Vol.31, No.03. 2020
Table of Contents
ARTICLE | Biology and Ecology
Very low biodiversity of top predators—seabirds and marine mammals—in the high Arctic Ocean
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During the ARK-XXIII/3 expedition of icebreaking RV Polarstern in the high Arctic Ocean (partim north of 73°N) from 25 August to 10 October 2008, 550 transect counts lasting 30 min were devoted to seabird and marine mammal counts from the bridge. In the whole area, the three most numerous species, kittiwake Rissa tridactyla, fulmar Fulmarus glacialis and Brünnich’s guillemot Uria lomvia represented 90% of the total of 12000 individuals registered, followed by ivory gull Pagophila eburnea, black guillemot Cepphus grylle and Ross’s gull Rodostethia rosea. Four geographical zones were recognized on the basis of number of species and density. Both were especially low in the deeper areas (mean depth of 3000 m), both ice-free and heavily ice-covered: 0.3 birds per 30 min count belonging to three and four species respectively. The most numerous species was kittiwake with 0.25 per count (50 individuals) in the ice-covered area. Pinniped numbers were very low as well, the most numerous of the four species tallied being 20 harp seals Phoca groenlandica and 10 ringed seal Pusa hispida. Seven polar bears Ursus maritimus were encountered. These observations were basically confirmed during 12 helicopter flights lasting one hour each with very low numbers: 50 kittiwakes and 13 harp seals, almost none in the ice-covered deep zone. A comparison between data obtained from ship and from helicopter seems however to reflect the importance of seabird followers including for long distances. The only cetaceans were two adult belugas Delphinapterus leucas tallied from helicopter.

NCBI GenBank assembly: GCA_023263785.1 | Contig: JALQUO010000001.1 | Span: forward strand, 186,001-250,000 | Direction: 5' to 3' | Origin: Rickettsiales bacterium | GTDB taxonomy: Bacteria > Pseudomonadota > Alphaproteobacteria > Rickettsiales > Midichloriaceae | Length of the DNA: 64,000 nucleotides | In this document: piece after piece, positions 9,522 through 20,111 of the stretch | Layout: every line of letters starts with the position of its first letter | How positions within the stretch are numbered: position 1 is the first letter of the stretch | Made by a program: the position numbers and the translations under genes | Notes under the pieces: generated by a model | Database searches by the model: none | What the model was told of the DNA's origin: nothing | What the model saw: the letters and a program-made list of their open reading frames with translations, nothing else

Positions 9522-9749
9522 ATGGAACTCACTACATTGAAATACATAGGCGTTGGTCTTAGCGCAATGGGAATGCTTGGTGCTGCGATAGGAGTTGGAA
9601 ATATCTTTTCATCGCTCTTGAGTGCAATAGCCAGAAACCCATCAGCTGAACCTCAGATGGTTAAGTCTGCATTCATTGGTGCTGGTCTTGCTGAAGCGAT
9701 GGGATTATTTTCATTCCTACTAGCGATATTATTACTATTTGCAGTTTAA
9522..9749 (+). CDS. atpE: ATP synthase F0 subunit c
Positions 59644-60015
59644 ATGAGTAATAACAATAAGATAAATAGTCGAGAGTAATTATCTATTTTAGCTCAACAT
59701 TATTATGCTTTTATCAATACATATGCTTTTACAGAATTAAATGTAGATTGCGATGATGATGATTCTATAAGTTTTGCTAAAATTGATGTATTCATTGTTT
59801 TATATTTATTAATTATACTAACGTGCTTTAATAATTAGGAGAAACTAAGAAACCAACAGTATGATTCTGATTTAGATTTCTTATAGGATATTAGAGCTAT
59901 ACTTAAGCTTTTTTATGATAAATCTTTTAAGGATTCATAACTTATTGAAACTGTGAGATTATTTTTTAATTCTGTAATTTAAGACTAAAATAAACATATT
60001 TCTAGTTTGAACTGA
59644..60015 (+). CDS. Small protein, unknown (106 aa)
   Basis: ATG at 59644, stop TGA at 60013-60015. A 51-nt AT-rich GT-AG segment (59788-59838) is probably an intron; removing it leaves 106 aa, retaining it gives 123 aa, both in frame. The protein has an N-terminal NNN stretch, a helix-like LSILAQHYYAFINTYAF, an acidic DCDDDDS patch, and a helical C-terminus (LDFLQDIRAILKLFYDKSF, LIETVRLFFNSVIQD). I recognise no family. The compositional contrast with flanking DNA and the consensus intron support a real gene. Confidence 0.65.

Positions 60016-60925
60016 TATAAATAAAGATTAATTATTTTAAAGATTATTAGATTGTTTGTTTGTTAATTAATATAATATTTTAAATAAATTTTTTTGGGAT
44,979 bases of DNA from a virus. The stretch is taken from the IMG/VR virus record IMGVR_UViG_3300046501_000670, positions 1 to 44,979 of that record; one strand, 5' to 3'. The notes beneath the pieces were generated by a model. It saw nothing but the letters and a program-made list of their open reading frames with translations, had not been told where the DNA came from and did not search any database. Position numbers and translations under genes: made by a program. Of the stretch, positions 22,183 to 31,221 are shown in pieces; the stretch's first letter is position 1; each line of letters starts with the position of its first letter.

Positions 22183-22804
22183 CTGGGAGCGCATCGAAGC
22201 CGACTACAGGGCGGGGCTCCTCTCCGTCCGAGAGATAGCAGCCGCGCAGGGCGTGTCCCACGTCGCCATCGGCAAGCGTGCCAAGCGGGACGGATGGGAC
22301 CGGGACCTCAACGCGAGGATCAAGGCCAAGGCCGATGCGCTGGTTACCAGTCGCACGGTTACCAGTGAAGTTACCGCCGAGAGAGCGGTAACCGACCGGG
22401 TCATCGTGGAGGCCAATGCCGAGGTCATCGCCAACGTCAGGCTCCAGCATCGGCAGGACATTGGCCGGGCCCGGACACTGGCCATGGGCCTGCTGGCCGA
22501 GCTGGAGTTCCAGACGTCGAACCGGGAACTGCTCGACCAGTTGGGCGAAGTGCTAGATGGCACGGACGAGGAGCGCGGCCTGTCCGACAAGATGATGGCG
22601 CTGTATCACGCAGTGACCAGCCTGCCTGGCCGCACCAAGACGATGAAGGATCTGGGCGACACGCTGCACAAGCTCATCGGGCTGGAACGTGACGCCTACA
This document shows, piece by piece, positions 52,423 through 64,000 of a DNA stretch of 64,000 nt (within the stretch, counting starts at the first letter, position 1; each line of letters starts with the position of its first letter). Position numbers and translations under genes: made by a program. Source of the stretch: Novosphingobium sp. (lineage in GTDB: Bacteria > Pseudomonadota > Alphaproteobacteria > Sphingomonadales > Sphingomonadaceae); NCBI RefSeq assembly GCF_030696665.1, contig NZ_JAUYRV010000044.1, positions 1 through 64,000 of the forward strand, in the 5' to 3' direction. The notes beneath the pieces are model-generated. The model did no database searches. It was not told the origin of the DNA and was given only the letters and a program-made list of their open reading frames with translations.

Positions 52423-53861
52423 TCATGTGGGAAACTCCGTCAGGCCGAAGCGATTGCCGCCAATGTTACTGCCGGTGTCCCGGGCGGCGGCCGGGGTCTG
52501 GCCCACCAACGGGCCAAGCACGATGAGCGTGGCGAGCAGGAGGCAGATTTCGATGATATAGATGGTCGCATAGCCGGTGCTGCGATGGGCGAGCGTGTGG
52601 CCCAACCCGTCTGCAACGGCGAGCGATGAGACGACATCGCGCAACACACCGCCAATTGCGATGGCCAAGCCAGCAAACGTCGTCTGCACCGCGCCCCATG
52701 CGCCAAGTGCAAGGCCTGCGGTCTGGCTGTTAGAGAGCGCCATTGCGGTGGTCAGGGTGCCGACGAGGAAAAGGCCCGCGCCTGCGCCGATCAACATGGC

1 Laboratory for Polar Ecology (PolE), 26130 Saint-Restitut, France; 2 Conservation Biology Unit, Royal Belgian Institute for Natural Sciences (RBINS), 1000 Brussels, Belgium
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